Additionally, the government also has the Metro Manila Dream Plan, otherwise known as the JICA Dream Plan, or the NEDA Dream Plan. The study was conducted by the Japan International Cooperation Agency, and the plan resulting from the study was approved by the National Economic and Development Authority. The Metro Manila Dream Plan’s key objectives, or “Five Nos” include: No Traffic Congestion; No Households Living in Hazardous Conditions; No Barriers for Seamless Mobility; No Excessive Cost Burden for Low Income Groups; and No Air Pollution.

The Metro Manila Dream Plan puts into light the current residential situation in Metro Manila, where some residents live in high risk areas from floods or even the potential of an earthquake due to the West Valley Fault. This will be achieved through a more comprehensive urban planning than before, restricting future development in areas such as the Marikina Valley, and also considering the mountains of Rizal and the shore of Laguna De Bay as an “eco-zone”

Additionally, the Metro Manila Dream Plan also answers the problem created by a limited amount of rail transportation. The project calls for the development of 246 kilometers worth of railway within and out towards the suburbs of Metro Manila. The creation of a massive rail network will spur development in areas that the railway network will pass through, and reduce the amount of people taking road-based transportation.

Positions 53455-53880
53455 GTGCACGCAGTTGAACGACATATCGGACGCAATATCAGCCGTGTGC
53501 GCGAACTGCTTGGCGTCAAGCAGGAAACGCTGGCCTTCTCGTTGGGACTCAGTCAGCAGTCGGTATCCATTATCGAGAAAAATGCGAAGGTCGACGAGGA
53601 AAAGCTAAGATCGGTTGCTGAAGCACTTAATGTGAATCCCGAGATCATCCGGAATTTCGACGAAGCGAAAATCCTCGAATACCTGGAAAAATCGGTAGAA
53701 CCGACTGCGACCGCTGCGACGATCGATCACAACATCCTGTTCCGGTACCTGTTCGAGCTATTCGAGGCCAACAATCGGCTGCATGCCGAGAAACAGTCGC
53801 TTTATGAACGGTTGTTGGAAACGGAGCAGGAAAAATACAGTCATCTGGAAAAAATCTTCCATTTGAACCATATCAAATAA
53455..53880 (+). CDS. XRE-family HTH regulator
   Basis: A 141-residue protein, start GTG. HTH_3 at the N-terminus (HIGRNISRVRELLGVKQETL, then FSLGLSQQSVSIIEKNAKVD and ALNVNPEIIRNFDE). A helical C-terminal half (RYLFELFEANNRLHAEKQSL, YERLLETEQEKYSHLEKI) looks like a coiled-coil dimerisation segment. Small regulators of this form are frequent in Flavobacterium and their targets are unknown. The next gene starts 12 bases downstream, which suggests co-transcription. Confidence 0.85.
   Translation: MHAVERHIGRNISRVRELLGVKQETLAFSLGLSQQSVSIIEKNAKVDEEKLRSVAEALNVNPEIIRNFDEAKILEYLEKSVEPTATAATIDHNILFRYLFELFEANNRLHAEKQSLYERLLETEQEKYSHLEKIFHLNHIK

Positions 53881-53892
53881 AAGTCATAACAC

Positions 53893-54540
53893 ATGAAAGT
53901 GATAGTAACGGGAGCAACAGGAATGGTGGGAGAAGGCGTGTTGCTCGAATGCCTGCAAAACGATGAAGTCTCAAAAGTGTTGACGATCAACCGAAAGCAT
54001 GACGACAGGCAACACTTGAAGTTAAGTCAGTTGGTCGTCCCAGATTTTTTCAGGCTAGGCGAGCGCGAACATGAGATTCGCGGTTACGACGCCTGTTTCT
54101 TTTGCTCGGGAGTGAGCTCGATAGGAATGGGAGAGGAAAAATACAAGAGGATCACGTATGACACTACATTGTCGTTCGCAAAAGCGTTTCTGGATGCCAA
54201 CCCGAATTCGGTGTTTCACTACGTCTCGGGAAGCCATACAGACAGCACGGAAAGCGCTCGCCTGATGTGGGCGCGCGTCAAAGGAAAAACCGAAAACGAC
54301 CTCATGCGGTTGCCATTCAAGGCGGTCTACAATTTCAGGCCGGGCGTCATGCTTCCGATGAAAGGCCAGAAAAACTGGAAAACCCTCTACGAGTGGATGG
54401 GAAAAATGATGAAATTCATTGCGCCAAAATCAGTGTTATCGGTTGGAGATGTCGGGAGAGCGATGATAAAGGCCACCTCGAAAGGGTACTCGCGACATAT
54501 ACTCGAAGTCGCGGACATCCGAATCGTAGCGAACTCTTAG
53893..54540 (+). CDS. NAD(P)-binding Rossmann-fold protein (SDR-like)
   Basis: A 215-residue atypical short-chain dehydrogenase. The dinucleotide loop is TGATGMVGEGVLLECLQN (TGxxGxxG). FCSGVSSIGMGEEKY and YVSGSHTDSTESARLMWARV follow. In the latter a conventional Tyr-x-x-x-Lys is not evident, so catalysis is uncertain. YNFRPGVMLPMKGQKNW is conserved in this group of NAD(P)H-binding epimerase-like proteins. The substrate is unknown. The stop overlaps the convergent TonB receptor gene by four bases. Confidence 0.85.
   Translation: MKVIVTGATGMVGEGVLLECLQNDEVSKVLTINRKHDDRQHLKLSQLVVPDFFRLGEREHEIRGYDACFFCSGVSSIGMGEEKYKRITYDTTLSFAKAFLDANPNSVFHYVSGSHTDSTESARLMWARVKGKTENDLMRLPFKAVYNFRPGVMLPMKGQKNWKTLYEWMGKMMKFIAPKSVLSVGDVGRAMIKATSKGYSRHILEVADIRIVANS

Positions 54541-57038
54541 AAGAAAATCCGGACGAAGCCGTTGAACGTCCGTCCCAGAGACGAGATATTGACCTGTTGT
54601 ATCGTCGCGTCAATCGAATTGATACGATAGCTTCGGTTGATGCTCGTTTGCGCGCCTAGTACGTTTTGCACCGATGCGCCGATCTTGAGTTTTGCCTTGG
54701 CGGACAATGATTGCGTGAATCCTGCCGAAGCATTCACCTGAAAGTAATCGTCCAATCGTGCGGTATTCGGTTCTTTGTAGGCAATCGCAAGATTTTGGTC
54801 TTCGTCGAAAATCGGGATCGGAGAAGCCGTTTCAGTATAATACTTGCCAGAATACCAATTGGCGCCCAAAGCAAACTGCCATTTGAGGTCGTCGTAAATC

There is indeed hope. Beating Metro Manila’s traffic will be challenging, and will perhaps be the current administration’s greatest challenge during the entire 6-year term. The Build Build Build program seeks to have all these project completed by the end of the administration’s term in 2022, while the Metro Manila Dream Plan will go through until 2030. There is no shortcut in solving a traffic challenge that is Manila, and all we could hope for is for the project to go smoothly, as well as give out our full support for the project to flow smoothly.

I love cars and I love to drive, but for our city to move forward from its traffic woes, more roads, as well as a convenient, safe, and reliable alternative to cars is definitely needed.

Do you have more solutions in reducing Metro Manila traffic, or have we missed any points? Let us know in the comments section, and on Facebook.